The Book of Esther takes place in Persia, modern day Iran, about 2300 years ago. It describes the events that lead to the decree of death on the Jewish People of the time and the eventual downfall of the main evil character of Haman. It is an exciting story, with enough plot twists and turns that it would be a blockbuster if ever turned into a movie.

One of the interesting points about the Book of Esther is that the name of G-d is not even mentioned once. The main point being that G-d is behind the scenes directing the events that were occurring and unfolding to reveal the salvation of the Jews.

This is also the reason why Jews dress in costume on Purim. In order to show that nothing is as it seems, people wear anything from the heroes and villains of the Purim story, to Spiderman, or just a subtle nose ring. Nothing is as it seems.

The main question we are left with at this point is what do we gain from reading and learning about the Purim story. Through various events, the heroine Esther is placed in the position of the Queen of Persia. As the story progresses we see that she has been placed in that position for a reason. She was there to save the Jews from the evil decree. However, when the time came to save the Jews it was no simple task, she was required to actually risk her own life in order to save the entire group.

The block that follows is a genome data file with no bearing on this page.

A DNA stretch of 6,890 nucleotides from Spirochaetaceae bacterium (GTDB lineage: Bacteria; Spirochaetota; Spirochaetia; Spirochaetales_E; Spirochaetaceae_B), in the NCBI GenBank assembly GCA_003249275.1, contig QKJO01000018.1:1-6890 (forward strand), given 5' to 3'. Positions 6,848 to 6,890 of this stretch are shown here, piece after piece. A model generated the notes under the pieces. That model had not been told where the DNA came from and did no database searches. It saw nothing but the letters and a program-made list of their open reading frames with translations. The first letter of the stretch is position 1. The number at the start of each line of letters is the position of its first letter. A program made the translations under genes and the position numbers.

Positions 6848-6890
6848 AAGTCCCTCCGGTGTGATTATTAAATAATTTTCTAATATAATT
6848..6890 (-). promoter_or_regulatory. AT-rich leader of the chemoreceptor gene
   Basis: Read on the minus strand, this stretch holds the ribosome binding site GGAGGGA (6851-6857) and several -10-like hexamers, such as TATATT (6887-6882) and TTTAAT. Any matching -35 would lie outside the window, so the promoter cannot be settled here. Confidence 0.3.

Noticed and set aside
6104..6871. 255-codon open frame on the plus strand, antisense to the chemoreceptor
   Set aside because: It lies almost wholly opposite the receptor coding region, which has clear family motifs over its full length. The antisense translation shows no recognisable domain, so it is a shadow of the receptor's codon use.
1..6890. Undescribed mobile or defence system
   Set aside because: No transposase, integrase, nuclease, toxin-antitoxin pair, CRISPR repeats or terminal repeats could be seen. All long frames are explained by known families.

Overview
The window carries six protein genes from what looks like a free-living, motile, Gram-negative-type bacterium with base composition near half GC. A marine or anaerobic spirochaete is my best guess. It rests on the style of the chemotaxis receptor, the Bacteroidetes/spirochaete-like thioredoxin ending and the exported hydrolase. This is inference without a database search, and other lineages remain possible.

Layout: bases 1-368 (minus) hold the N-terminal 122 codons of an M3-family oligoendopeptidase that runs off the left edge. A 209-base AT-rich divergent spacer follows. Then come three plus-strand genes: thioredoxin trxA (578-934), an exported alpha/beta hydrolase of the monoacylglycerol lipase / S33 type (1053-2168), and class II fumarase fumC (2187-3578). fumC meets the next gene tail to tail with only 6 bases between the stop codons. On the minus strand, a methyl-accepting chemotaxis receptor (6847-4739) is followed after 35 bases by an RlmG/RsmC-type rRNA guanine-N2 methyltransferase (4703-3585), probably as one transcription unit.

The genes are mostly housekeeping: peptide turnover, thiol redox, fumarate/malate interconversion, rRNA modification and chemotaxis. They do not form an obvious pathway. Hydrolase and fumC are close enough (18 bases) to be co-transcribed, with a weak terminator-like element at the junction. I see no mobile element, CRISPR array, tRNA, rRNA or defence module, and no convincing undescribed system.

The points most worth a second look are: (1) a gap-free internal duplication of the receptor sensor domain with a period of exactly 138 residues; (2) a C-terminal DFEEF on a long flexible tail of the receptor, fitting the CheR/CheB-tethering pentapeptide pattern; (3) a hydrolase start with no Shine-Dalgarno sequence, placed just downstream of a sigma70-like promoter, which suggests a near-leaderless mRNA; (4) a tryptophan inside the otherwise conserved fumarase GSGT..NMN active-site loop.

The message is clear. We are all placed in different positions in our lives. We all have different families, and family lives. We have obstacles that have to be cleared and dealt with. We have uncomfortable situations that we do not want to have to have anything to do with. The lesson is to deal with them.

Esther was put in her position to make a difference. The key to life is to choose to make a difference. Esther could have backed out of doing what needed to be done, but she didn't. We have all given the excuses: It's not my job. It's not my responsibility. It's not my problem.

We need to choose to make a difference, and not make excuses. You do not have to be Superman to make a difference. Give someone a ride to the corner store. Give charity to the place of your choice. Volunteer your time at a shelter.

You do not need to risk your life to make a difference. You do not need to the ruler of a nation or empire to make a difference. You do need to choose to make a difference and follow through, then you will be royalty in your own right.